A new life at 67.Can a woman start all over again?

Archive for February, 2007

The red shoes

Today I put on my new shoes.

They are red, and very special. Firstly because I don’t think I’ve owned a pair of scarlet red shoes before, although I have always wanted to. Secondly their soles are ‘gel tec’ whatever that may actually mean.

The initiated among you will have guessed by now that I have entered into the world of athletic activities. As these aren’t necessarily in my blood- especially if linked with any kind of bodily punishment I thought red could be a positive colour for me on the days when I might think up an excuse for not going.

It’s not that I’m training for the classic race of ancient Greece yet, although my motto was always- Per adua ad Astra, and my shoes do have a little grey and black in them too. Just so as not dazzle me. They are also walking shoes-first things first.

The appropriate costume for this sport art is also hanging in my wardrobe, one has to be fittingly dressed these days to be taken seriously. Today though I just kept my jeans on,the shoes took courage enough, and I havn’t acquired sticks yet.Might never need them if I’ve got London or NYC in mind.

‘The reds’ stood the challenge well, and my feet too;-five kilometers and no blisters.


My Mum’s Scone Recipe

So for all of you who know what scones are, and for those who don’t- here is a fool proof recipe.

8 ounces of Flour

4 teaspoons of baking powder

a pinch of salt

2 ounces of butter (50gr)

1 ounce of sugar (25gr)

1 ounce of sultanas

1 egg

1/8 of a pint of milk

Rub butter, flour,baking powder and salt together in a mixing bowl with fingers or mixer till resembling fine breacrumbs.

Add sugar to the above mixture..

Make well in centre and add the lightly beaten egg and milk.Mix together with rounded end of a knife to form dough.

Roll out 3/4 to an inch thick on a well floured surface.
Cut out scones with a bicuit cutter or upturned small wine glass. Dust tops with flour.
Bake on floured baking tin at 425°F or circa 21o°C for 10 minutes.

They should be well risen and light in colour .

Scones are best eaten fresh, halved. and spread thickly with clotted cream and the best rasberry or strawberry jam.

This Recipe came originally from a neighbour who was one of the best cooks in Yorkshire.

Teatime in London with Scones and Clotted Cream

I was in London again. The city that seems more and more like the ‘Neverland’. A soap bubble that one day will burst and be gone.

But before it goes , and as long as the ravens are on Tower Hill it won’t, I must share my love of Teatime.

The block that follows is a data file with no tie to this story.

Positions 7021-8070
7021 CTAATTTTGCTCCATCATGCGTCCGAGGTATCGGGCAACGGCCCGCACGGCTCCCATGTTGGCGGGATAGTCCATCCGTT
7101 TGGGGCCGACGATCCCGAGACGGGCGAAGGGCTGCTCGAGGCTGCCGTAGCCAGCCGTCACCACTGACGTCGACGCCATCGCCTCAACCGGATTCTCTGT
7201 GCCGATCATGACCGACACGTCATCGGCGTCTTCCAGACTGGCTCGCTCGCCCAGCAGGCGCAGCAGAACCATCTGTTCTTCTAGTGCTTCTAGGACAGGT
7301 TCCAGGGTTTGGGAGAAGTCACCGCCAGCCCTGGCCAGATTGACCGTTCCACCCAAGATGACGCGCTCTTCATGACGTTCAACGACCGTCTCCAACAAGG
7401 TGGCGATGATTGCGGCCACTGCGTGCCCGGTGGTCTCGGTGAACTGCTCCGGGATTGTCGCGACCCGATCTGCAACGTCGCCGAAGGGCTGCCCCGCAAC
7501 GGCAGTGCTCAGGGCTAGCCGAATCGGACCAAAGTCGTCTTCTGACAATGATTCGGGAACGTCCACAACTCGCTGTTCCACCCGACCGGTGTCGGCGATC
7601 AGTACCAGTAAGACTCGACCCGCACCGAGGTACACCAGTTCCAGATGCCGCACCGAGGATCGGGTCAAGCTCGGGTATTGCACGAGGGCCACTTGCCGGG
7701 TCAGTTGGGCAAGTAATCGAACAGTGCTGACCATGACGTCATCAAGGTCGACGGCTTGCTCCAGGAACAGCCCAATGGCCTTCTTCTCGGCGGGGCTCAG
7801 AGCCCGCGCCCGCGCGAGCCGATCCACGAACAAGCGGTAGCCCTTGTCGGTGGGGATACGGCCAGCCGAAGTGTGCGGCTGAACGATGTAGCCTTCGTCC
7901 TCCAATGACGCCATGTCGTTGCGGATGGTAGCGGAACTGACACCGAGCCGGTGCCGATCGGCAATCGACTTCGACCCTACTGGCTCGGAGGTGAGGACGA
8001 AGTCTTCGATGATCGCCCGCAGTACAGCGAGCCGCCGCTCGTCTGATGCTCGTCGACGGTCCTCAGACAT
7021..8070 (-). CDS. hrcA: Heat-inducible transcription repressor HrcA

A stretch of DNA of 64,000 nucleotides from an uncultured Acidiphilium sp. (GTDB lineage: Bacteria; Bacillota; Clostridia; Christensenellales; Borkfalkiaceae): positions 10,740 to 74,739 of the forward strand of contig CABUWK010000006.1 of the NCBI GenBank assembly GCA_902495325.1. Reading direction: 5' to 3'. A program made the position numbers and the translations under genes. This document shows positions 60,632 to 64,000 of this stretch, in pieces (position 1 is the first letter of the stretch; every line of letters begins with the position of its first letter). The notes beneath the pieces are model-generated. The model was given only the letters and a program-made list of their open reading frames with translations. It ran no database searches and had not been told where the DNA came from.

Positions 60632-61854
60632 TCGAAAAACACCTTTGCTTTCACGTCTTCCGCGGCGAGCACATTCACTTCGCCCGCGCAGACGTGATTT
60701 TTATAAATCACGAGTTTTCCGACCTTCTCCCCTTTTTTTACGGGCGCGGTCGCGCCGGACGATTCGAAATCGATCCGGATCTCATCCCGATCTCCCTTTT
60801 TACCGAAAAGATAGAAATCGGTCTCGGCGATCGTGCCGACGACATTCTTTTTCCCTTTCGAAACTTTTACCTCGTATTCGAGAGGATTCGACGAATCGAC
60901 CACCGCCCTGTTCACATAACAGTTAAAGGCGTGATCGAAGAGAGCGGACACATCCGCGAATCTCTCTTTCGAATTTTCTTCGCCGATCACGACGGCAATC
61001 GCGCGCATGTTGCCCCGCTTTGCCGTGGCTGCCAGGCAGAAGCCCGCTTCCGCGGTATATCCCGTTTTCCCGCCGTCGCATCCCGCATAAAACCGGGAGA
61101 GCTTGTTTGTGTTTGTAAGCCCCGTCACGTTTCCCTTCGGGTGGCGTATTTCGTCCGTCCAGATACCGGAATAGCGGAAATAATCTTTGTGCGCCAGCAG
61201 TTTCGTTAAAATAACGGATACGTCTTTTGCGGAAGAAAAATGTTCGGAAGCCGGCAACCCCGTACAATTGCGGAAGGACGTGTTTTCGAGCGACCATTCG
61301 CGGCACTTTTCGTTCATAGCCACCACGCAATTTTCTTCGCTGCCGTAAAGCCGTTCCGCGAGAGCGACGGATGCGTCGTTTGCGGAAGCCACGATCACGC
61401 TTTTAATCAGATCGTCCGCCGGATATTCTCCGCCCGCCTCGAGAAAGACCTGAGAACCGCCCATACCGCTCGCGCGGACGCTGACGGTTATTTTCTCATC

What is teatime to less fortunate mortals who didn’t grow up with the smell of Toasted Teacakes in their nostrils?

Afternoon teatime is a ritual that takes place between threethirty and five and where every thing evolves around a pot with a spout a handle and lid. Tastes vary but to me the pot has to be made of porcelain and some may say it has to be Spode,Royal Doultan or at least Wedgewood and the cups matching. What I do know is that out of pottery, or God forgive, plastic, tea does not taste the same.
Satellites to the Teapot are plates or indeed one tiered plate of delicately made sandwiches of brown or white bread, a slice not measuring more than a half a centimeter in thickness, crusts removed. A filling of smoked salmon, egg, or cucumber is well accepted as well as some green decoration in the form of cress.
Small cakes packed with calories , maybe the toasted flat buns known as teacakes. But what musn’t be missing are the scones-plain, or with dried sultanas in them, served with home made jam and and thick or clotted cream,from Devonshire or Cornwall.

Some people talk of death by chocolate,but for me rather by scones.And it could be quite literal because they do tend to sick very much to the inside of the mouth and throat.Probably why their form has become smaller over the years.

Teatime is a British way of life and as enduring as the ravens.

Anyway London wouldn’t be London for me without tea time, and I do have my favourite venue. Expensive it is but the price is more at the Ritz and there you can’t hope for a seat if you are a normal mortal without booking well in advance.

So when you are in London next try tea in the Hotel Lainsborough at Hyde Park Corner. Heavenly- in the truest sense of the word. You see before the building became a very noble hotel it was a very noble hospital, in fact the first British surgeon operated there and the building even has it’s own ghost.

I know because I lived there once. But I didn’t see her serving tea.

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